“Maybe I'm a philosophical person—the crucial question is: how deep can a person dive with a single breath?” Termann is a free diver. He's come to the island, accompanied by journalists and his crew, in hopes of setting a record. The pressure mounts as the dive approaches, but Termann must remain calm. When the Heart Drowns in Its Own Blood delves into the psyche of a high-performance athlete as he pushes his body and mind to the limits of human ability.
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Liczba stron: 27
Readux Books: Series 2, No 5
Copyright (c) 2012 by Philipp Schönthaler
Translation copyright (c) 2014 by Amanda DeMarco
Originally published as
“Wenn das Herz im eigenen Blut ertrinkt” in Nach oben ist das Leben offen by Matthes & Seitz Berlin
First English translation, 2014
All rights reserved
Cover illustration and book design by Susann Stefanizen
Published by Readux Books
Sorauer Str. 16, Berlin, Germany
Translated from the German by Amanda DeMarco
Termann knows that he can’t think now, can’t sink — he has to look ahead, focus his thoughts. Termann is standing at the window in his room. It’s late, the water before him dim and impenetrable. Only at the horizon does a small strip of sea merge with the turquoise-gray sky; the rest is dark. The mountains too have already huddled together to a heavy mass, like the warm black bulk of cows in the night, motionless except for their mulling mouths, their heavy bodies, which wearily radiate the heat of the day. Termann slips a shirt over his bare upper body. He shivers and feels how the air streams into his lungs. He takes it in until his chest and his ribs are vaulted. Termann concentrates his thoughts, compresses them to a point.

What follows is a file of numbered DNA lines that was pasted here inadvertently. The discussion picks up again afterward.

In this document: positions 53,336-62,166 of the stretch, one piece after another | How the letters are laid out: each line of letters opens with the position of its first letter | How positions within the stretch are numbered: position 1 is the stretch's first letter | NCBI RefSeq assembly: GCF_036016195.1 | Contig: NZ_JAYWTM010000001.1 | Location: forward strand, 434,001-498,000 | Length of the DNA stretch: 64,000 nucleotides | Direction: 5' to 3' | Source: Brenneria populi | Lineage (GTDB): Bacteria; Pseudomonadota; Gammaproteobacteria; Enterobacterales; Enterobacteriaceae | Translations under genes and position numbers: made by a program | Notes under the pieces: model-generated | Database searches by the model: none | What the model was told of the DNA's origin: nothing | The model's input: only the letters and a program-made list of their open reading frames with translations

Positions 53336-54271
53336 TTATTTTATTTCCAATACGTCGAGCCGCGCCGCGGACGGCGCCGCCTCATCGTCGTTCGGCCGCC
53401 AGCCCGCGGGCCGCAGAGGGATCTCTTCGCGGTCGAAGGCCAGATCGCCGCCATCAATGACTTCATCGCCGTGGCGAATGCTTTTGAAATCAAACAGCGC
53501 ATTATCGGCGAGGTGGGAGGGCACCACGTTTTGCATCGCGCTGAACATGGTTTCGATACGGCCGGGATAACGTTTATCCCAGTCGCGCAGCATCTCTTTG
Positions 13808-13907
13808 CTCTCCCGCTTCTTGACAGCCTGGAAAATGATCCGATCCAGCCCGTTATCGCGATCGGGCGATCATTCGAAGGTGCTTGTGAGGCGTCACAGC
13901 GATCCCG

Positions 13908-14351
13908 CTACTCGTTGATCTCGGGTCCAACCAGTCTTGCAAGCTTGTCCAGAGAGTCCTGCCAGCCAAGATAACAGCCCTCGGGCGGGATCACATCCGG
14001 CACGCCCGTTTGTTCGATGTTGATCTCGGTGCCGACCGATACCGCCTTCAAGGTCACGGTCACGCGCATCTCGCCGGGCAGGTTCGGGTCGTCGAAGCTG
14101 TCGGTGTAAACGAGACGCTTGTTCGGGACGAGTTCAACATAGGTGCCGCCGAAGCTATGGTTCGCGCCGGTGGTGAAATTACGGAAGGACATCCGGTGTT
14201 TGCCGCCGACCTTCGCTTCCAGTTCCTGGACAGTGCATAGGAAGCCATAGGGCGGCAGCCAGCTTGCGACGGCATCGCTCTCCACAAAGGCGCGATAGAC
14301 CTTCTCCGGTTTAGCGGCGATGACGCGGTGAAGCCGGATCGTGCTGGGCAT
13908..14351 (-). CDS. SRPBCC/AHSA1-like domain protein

Exactly a week ago he came in by plane from out there, above where his gaze now comes to rest on the water. He’d stayed at the hotel the last time, and he wanted the same lodgings. Only the room is different, one door down, but with the same view out onto the terrace, the narrow, rocky beach with the dragon trees, the sea. The ice cubes clink in his glass. Termann takes a sip. He knows that he’s drinking too fast — he shouldn’t be drinking at all, but he keeps drinking and empties the glass in one final swig, setting it on the windowsill. He belches. When he groped for a tissue to blow his nose yesterday morning after getting up, fear gripped him mid-reach: a cold would be fatal now, it would be the immediate end of everything. This could only be irritation caused by the salt water.
Termann says to his coach: “At night, when I’m lying awake, I have the sudden longing to be one with the sea, and a fear of losing myself in the waters’ vastness.” Shortly thereafter to a journalist outside at the harbor: “I know that I’m human, and I have to breathe, but down below it loses its attraction. An indescribable sensation of happiness grows within me. My senses, my perception, are sharpened to the utmost degree.” After a pause, Termann adds: “Don’t forget that during the Second World War, even submarines didn’t reach the seventy-meter mark. I want to go three times as deep, unprotected, with a single breath.”
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